With the outbreak of Coronavirus in India, the healthcare sector witnessed many changes and one of the major disruptions is increase in demand for telemedicine.
As the pandemic has progressed, there has been a renewed look at digital initiatives across the value chain and a re-prioritisation to succeed in what is now called as the next normal.
With the outbreak of Coronavirus in India, the healthcare sector witnessed many changes and one of the major disruptions is increase in demand for telemedicine. With the risk of Coronavirus transmission especially at the healthcare facilities, many have opted for taking consultations via digital means. While the concept of telemedicine has long been introduced, it actually took a pandemic to shift the focus from physical consultations to the virtual ones. To be sure, telemedicine or telehealth is providing healthcare consultation services through digital/ virtual means. Niti Aayog in its report ‘Telemedicine: A Blessing In Disguise In Time Of COVID-19’ has noted that all healthcare professionals, who are primarily standing in the frontline in the fight against the viral infection are at the highest risk of infection. Therefore, adopting telemedicine will help reduce the risk of personal interactions, thus minimizing the transmission.
Many players in the telemedicine field have seen a drastic change in the last six months. With a push from the central government, growth is seen in the sector. “Month-on-month growth has doubled leading to expansion in our panel of doctors and practitioners from different segments. We are aiming to grow steadily for the next 18 months,” said Anmol Arora, CEO, DocVita. What’s interesting is that the increase in virtual consultations have been coming from millennials. People in the age group of 20-30 years have been more keen in taking online consultations.
According to Tattvan E-clinics, around 53.2 per cent of the overall virtual consultations were made by females of all age-groups. “The overall growth in digital healthcare and telemedicine has seen a significant spike during the last four months . The verticals have reported an overall growth of 35- 70 per cent,” Ayush Mishra, CEO of Tattvan E-clinics said.
It is to note that among many verticals of healthcare, the industry players saw an increase in demand for consultations in dermatology, gynaecology and ENT.
Benefits of telemedicine
One of the biggest advantages that telemedicine provides is diagnosing and consulting patients in a remote location. “Remote clinical services can be a vital tool that supports in-person medical treatment. It helps in removing the barriers of location, commute, and physical effort,” said Arora.
Apart from this, the telemedicine is aimed at bringing many advantages for patients like saving their time, cost and energy lost in transport and prevents exposure to other potentially contagious patients. It offers the advantages of synchronised data, time and location independence; it makes treatment for patients more affordable and prevents self-medication.
According to Dr Harshit Jain, Founder and CEO of Doceree, the benefits are manifold, especially around times like now when we are fighting a battle with COVID-19. “Ever since the pandemic broke out, it has become apparent that opting for telemedicine can be the safest option to consult doctors, especially where there are situations of outbreaks and other infectious diseases. Even when times are normal, telemedicine can eliminate any physical interaction requirement apart from emergency cases where the physical presence of doctor is needed,” said Jain.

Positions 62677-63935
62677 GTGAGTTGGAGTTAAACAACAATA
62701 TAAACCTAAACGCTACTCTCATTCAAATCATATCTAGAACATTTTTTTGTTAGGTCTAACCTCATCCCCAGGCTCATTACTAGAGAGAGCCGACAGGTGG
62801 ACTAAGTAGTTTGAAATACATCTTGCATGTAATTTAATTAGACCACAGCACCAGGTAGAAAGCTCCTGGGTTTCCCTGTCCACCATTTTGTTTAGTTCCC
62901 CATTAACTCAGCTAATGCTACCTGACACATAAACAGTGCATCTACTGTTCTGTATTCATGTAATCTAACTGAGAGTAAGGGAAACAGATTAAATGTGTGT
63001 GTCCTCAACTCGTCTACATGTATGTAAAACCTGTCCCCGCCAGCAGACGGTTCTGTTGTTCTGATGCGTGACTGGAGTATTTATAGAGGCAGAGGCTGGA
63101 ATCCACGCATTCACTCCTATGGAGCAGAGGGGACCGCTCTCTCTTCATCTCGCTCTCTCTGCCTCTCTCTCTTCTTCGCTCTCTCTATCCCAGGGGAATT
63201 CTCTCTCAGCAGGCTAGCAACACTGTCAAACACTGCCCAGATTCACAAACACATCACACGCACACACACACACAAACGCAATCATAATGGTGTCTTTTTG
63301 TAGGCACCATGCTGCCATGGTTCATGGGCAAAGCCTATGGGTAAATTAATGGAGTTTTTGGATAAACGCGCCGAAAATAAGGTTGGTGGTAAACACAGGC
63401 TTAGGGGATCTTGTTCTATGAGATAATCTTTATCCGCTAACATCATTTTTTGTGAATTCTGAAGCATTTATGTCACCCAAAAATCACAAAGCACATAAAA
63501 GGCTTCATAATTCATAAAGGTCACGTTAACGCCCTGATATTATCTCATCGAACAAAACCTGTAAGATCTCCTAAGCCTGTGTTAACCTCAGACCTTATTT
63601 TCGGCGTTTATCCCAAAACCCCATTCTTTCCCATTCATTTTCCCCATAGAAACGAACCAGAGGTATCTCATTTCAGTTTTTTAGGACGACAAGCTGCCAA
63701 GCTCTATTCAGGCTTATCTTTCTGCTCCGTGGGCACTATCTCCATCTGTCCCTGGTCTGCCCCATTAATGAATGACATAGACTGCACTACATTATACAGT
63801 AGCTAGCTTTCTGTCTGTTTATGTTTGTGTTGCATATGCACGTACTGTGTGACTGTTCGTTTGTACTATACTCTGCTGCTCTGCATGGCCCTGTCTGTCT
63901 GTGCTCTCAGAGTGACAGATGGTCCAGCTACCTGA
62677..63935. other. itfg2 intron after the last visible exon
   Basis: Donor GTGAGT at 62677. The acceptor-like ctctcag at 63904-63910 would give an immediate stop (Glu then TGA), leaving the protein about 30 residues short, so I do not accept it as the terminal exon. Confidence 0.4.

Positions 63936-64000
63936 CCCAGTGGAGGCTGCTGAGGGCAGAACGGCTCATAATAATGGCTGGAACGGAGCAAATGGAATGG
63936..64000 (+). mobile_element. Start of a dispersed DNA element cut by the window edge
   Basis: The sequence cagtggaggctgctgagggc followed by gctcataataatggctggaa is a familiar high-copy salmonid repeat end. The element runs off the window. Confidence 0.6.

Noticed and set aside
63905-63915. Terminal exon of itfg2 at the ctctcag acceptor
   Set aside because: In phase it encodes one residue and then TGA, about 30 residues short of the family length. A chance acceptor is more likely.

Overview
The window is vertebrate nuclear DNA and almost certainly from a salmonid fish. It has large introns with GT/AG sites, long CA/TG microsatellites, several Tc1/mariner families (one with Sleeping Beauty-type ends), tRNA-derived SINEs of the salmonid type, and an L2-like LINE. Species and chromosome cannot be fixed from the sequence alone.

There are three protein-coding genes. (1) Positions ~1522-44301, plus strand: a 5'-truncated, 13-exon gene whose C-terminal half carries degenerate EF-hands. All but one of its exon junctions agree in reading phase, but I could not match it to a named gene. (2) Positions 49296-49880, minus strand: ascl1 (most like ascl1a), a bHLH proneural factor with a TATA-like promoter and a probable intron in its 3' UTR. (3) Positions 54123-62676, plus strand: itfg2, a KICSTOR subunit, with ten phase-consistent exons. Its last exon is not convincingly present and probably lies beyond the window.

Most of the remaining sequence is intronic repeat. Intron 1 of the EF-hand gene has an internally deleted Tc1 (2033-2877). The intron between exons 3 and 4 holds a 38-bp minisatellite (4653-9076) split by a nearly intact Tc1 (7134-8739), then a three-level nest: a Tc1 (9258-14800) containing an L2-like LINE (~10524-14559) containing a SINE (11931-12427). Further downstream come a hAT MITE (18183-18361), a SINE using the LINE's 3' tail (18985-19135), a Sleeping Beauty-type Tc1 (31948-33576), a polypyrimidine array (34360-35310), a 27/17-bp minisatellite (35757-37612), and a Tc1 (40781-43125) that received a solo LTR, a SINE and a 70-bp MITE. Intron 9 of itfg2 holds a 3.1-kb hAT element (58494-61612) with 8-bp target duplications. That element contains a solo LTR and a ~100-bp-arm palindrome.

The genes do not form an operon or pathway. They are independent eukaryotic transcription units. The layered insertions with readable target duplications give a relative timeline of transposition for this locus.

Future growth in telemedicine
Industry players are of belief that the industry is bound to grow even after the Coronavirus transmission is controlled. Notably, people were not confident in using virtual means for healthcare, however, the pandemic has made them realise that this mode can also be adopted. Ayush Mishra on the future course of telemedicine in India said that going forward, the investments from the private sectors are likely to increase in the field of telemedicine. With the help of it, the industry may become a multi-billion one in the next 3-5 years.
However, Harshit Jain believes that it will be very optimistic to say telemedicine will keep booming once the COVID-19 situation normalizes. Jain further added that a decline will be there in the growth trend, but the number of consultations will still be higher than what it was during pre-COVID levels.
Challenges for telemedicine in India
While the area is likely to grow a bit more, there are many challenges in the field of telemedicine that still need to be addressed. One of them is digital payments. Making payments for consultations digitally is a problem as the customer may not have the means to pay online. This problem is quite common in Tier II or Tier III cities. Apart from this, there is still a lack of awareness among many customers. Most people did not even know services like these existed till lockdown started.
One of the most common problems that can arise with anything digital is connectivity and bandwidth issues. At times, customers despite having the requisite technical capability and internet connectivity to consult a doctor on video, there may be bandwidth issues that severely affect the patient and provider experience.
Lastly, many are still worried that the quality of care online on video may not be the same as in-person and it may impact their health outcomes.